Tim Welsh and I have been putting together and co-teaching video game focus group courses (through the Comparative History of Ideas program) over the last year or so. These 2-credit, non-graded, informal discussion sections (ostensibly a more “pure” seminar setting) have been an incredible opportunity for both of us to address an absence in the curricula of the university, to develop an intellectual community of fellow video game scholars and enthusiasts, to encourage undergraduates to pursue critical video game studies (a kind of digital humanities approach), and to challenge our own individual pedagogical and academic work. One central recurring concern that runs through our conceptions and teachings of these CHID courses is: How do you teach students to critically, analytically play video games?
Akin the same sort of problem in the composition or literature classroom, the challenge of getting students to see, “read,” play a game beyond the level of enjoyment is all about training and practicing a skill with which they have little experience–even desire to learn. When I broach the issue of reading practice with my writing or literature students, often couched in terms of “close reading,” the response is usually one of defensive denial (“I already know how to read”), distress (“I have never been a good reader”), resistance (“You’re reading too much into things”), and even hostility (“You’re trying to indoctrinate me”). I sense that most of these responses result from the confusing messages students get about reading as constructed by (neo)liberal ideology as being one of the three basic intellectual and academic skills (reading, writing, and arithmetic), a tension that pits “you should know how to do this” against the logic that “unless you’re an English major, you don’t need to know how to do this.” I am reminded of David Bartholomae’s oft cited essay “Inventing the University” and his central argument that every time a student writes–and I would argue reads–for our classes, “he [or she] has to invent the university for the occasion…[t]he student has to learn to speak our language, to speak as we do, to try on the peculiar ways of knowing, selecting, evaluating, reporting, concluding, and arguing that define the discourse of our community.” In this case, they also must learn to read our language, to read as we do, to see, select, paraphrase, digest, and analyze the various texts we present them–from assignment prompts to novels to academic essays to statistics to examples from popular culture.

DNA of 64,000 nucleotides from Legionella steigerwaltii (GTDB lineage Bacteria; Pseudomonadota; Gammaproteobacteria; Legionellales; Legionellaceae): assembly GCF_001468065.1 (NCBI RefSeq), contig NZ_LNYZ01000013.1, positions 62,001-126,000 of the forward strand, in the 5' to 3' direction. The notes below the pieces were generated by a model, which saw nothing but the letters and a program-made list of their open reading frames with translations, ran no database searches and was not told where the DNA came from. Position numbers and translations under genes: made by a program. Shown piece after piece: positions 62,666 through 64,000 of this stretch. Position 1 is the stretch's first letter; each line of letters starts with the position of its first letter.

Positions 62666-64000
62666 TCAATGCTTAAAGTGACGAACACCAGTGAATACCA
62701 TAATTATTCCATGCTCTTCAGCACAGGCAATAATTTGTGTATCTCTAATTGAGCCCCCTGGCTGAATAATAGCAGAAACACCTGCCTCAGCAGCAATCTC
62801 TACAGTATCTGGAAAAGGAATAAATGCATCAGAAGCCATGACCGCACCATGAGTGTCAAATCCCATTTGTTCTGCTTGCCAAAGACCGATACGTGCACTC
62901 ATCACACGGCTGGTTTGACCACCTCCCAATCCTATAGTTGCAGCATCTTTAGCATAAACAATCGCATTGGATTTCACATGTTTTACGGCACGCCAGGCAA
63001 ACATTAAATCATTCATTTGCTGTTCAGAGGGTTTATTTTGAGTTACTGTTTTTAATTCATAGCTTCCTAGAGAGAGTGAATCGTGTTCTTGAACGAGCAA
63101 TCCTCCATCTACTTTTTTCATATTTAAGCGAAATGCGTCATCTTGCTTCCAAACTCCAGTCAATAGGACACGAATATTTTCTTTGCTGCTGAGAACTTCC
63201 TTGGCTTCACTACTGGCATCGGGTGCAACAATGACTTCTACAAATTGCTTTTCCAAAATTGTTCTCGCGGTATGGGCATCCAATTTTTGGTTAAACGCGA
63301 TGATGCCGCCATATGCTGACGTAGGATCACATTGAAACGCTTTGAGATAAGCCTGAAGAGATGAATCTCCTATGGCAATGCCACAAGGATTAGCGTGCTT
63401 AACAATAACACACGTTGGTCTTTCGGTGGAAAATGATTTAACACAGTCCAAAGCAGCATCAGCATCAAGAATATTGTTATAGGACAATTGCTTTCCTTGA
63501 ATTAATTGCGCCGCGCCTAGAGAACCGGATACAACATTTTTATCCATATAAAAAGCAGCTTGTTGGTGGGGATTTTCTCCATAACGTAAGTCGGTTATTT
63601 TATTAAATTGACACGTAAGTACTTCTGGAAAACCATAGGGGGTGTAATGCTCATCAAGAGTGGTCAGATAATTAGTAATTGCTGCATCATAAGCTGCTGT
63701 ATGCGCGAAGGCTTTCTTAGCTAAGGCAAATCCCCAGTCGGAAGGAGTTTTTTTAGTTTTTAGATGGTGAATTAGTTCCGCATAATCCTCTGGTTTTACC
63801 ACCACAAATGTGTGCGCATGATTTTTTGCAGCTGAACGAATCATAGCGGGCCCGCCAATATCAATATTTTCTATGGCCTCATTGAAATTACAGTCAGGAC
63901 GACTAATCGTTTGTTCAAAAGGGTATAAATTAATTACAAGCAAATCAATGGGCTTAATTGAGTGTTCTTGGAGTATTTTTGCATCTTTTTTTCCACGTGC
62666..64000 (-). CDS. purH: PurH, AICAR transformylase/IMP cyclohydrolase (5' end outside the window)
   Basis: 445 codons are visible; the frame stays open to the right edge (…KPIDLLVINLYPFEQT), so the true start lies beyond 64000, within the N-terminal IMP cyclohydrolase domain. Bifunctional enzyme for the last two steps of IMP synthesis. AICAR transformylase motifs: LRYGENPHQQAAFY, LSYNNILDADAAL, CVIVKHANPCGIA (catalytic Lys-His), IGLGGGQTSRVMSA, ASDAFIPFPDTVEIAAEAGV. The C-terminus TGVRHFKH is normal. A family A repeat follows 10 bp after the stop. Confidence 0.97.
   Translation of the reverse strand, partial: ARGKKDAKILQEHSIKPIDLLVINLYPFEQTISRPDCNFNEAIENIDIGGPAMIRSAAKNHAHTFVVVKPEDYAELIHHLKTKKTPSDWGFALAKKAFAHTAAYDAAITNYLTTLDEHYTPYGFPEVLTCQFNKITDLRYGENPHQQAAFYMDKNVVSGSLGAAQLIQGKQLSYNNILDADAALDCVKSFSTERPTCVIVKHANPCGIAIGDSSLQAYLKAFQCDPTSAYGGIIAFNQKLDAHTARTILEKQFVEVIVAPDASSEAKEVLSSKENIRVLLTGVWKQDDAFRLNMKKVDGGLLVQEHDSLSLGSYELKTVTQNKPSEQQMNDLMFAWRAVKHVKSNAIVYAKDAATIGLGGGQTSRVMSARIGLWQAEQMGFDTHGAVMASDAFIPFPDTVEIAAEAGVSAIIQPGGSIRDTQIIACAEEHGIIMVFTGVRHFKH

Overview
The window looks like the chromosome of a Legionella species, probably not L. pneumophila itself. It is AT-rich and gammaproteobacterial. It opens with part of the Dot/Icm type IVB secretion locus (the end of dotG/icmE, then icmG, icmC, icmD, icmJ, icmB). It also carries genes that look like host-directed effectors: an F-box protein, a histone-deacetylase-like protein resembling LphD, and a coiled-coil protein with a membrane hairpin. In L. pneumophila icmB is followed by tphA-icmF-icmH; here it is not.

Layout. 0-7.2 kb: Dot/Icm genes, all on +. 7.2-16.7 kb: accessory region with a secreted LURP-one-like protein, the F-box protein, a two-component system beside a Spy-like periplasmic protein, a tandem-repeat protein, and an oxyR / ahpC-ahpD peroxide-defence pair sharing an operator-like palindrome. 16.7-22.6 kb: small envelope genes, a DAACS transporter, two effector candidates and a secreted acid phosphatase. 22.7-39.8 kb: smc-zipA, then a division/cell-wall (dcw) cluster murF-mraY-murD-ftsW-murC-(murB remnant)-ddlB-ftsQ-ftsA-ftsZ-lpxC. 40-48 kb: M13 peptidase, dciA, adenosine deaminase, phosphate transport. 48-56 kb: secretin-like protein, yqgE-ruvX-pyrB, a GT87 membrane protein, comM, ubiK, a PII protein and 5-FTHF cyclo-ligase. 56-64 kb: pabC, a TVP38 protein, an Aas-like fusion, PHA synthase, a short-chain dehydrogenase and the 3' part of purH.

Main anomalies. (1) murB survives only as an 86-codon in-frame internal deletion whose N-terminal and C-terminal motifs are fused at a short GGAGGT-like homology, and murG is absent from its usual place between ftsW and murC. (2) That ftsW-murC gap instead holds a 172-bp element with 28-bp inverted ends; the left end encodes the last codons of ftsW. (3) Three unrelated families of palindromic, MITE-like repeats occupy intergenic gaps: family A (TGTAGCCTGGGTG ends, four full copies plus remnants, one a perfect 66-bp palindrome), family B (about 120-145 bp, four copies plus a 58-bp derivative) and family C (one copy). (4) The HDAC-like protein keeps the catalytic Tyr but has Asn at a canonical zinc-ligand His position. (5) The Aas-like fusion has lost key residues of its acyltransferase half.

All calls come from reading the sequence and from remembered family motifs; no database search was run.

(As an aside, I could very well be writing this post about the teaching of popular fiction like Harry Potter or Twilight or everyday texts like television commercials or mainstream movies. There are differences, of course, across media and genre, but the trouble with reading closely and reading critically is analogous.)